going to go there.
- Comparisons between Linux and the highend servers like
Solaris. How long before Linux runs on the high-end servers?
The story goes back to Unix Expo 1995, here in the JJ center,
when the Unix engineers had heard of free software and were
interested in it, but the MIS directors ran the other way.
They didn't understand from it and ran from it like the plague.
We had launched our 2.0 product and we were hoping to sell a
lot of products at the show. I'm a sales guy, the doors open,
a guy with pinstripes slows down to approach our booth,
planning on passing it by. Grabbed him, talking to him.
He's from Merrill Lynch, "being a federally chartered bank,
we have adopted a policy of knowing where every line of
code has come." That's one of the best excuses I've heard
for not adopting a better technology. Over the course of
conference, two or three people from Merrill Lynch buy copies,
they have dozens of systems running Linux. I tell them
my first conversation, they say, "Oh damn, you were talking
to an MIS director. If you tell him what we said, we'll
come back and kill you."
IDC numbers, 15% of new operating systems last year were
Linux based in 1998. This wasn't so new, but the users
became brave enough to admit that they are using it.
The biggest challenge is that MIS directors are highly
conservative because their mission is not to screw it up.
They are running million dollar systems for billion dollar
companies. Saving a few million is very little compared
to the damage they could do if they guess wrong. Prefer
choices that have big names behind them.
The big opening today with Red Hat and VA today is deploying
solutions on those scales today is to get them to deploy
- What about scalability of Linux systems?
It is still true that, while we're dramatically bigger, we
still inherit our software from the larger Linux community.
I'm thrilled with the progress we're seeing because teams
from SAP and Intel are starting to contribute. Network
management tools are becoming available, better than not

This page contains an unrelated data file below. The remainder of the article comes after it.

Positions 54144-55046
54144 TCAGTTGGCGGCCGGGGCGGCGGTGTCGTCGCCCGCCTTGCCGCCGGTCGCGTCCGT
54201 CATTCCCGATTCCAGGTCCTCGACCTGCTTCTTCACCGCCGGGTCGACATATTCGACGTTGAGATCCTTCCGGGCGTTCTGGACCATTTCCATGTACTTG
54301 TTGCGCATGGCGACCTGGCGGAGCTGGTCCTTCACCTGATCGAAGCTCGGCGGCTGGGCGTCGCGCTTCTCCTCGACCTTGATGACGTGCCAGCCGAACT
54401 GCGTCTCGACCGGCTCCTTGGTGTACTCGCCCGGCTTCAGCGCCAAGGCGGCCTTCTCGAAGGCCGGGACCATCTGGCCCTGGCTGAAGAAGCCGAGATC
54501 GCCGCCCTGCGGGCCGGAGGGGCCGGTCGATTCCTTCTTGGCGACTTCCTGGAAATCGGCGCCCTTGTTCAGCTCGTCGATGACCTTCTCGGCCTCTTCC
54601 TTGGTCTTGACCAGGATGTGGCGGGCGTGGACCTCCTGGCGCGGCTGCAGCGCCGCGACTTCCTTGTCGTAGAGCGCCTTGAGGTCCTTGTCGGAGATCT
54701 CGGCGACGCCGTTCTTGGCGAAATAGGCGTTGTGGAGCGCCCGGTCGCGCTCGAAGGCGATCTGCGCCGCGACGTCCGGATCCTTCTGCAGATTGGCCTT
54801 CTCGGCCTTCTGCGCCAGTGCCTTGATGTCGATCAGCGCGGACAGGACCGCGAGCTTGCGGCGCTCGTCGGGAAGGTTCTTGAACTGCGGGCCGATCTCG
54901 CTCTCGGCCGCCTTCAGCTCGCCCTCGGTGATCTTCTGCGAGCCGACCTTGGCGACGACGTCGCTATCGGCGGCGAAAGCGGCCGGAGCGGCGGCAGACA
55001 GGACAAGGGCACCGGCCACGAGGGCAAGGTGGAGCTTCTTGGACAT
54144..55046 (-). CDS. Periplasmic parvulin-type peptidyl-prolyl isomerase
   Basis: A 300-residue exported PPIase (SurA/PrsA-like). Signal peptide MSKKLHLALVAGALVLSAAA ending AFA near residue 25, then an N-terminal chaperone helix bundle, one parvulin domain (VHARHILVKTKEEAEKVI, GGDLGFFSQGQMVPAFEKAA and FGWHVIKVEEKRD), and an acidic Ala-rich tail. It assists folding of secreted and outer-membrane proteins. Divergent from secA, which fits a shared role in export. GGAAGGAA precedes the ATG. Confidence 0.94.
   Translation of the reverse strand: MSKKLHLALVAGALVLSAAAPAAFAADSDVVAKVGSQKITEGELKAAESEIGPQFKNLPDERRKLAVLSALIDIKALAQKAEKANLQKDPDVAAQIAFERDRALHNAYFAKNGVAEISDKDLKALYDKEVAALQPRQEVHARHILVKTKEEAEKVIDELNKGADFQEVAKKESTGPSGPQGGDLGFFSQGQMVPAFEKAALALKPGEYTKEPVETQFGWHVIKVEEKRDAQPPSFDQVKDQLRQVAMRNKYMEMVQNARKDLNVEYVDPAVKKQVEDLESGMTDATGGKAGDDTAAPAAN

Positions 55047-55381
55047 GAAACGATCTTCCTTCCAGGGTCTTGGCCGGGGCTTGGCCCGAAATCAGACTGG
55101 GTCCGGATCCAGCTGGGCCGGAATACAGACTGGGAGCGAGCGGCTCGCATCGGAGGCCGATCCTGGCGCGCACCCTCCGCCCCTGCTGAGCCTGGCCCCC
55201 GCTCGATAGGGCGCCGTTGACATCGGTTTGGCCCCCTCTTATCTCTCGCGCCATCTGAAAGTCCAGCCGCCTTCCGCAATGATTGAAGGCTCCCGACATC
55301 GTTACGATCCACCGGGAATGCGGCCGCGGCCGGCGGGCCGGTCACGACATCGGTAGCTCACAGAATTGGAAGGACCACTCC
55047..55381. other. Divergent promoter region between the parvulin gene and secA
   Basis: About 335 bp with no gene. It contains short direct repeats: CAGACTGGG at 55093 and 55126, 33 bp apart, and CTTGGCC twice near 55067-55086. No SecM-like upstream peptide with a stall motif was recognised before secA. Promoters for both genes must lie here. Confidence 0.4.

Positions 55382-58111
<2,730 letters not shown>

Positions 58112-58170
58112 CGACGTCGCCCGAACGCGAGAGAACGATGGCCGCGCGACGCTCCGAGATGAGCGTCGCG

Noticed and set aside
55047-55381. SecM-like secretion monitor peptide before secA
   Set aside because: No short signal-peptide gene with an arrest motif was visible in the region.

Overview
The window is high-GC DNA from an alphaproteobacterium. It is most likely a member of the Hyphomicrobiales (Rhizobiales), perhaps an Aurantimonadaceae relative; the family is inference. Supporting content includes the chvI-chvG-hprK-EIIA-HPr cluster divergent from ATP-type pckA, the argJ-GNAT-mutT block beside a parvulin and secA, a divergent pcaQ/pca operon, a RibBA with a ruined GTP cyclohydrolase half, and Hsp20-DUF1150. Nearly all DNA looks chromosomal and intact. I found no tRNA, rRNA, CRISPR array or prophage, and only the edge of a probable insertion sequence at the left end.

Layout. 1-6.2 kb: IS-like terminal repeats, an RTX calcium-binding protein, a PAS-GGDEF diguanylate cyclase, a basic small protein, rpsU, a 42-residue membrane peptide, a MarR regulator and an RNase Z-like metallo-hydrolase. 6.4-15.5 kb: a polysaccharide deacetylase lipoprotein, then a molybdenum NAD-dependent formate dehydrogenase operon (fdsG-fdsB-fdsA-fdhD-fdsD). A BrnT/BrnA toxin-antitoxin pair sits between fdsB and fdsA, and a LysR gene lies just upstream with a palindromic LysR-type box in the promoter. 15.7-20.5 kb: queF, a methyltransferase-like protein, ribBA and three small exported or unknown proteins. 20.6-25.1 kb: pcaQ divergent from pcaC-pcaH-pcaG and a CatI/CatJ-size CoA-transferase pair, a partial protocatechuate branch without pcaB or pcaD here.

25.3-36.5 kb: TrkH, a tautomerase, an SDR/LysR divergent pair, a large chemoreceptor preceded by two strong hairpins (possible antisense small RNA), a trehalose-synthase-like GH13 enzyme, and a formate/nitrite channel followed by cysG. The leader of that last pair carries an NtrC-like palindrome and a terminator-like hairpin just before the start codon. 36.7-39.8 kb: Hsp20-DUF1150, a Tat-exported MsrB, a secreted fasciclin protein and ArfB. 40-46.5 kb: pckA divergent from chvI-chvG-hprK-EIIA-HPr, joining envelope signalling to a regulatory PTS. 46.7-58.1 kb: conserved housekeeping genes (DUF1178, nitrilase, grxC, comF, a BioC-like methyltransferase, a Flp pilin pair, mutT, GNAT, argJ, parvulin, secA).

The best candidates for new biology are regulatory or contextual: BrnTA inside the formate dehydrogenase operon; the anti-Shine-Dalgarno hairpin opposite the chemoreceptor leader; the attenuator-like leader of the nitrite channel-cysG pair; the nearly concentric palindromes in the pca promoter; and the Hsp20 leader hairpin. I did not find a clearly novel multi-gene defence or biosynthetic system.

- Marketing strategy that Red Hat is doing now. Offering the
platinum support package, $45,000 for an entire network,
more expensive than Sun's comparable price. Increasing
cost of Red Hat boxes.
We sell services. The basic system is the $30 system,
the more expensive version is the professional version and
it comes with more services.
Supplying high quality support is expensive. Sun can
discount their software support by offsetting it with the
cost of their proprietary hardware. Combine VA's hardware
with Red Hat's support, it will be a less expensive
solution compared to a proprietary solution.
- One of the things, is Red Hat ready to commit to sending a
person by plane to get something up and running. If I'm
running the stock market on Linux.
We intend to be able to do that directly and through our
partners. Could we sign that contract today to support
you in New York? I'd have to defer that, but we wouldn't
sign the contract unless we have the resources to do it.
If you don't get a yes today, you'll get it tomorrow.
We understand that is critical here in New York.
- The purpose of a company is to create value for their
stockholders. Some distributions add proprietary software
to add value?
I think it is a self-defeating approach. The better technology
seldom wins. The technology that is marketed better wins.
What open source does for us is give us a unique value proposition.
The minute we hook them on proprietary tools, we lose that
unique value proposition and become just another little software
company. Our company's value didn't come out from being first.
There are others that were there first and were much better
financed. Our success has come *from* our commitment to the
philosophy. The competitors that take the semi-proprietary
approach lose that value. I see it as a self-correcting system.
A great deal of education of the media is necessary.
PC Week is a great example, took a lot of quotes of mine out
of a talk I did at Comdex to say that we're taking on Microsoft.
Then they wrote a model to say we were arrogant. We give away
everything we do, yet we have to change our spots to keep from
becoming another MS. Help us educate the journalists, that
this is not just another operating system. It isn't just better
or cheaper, It has a value proposition that customers can't
find anywhere else, from the control that customers get over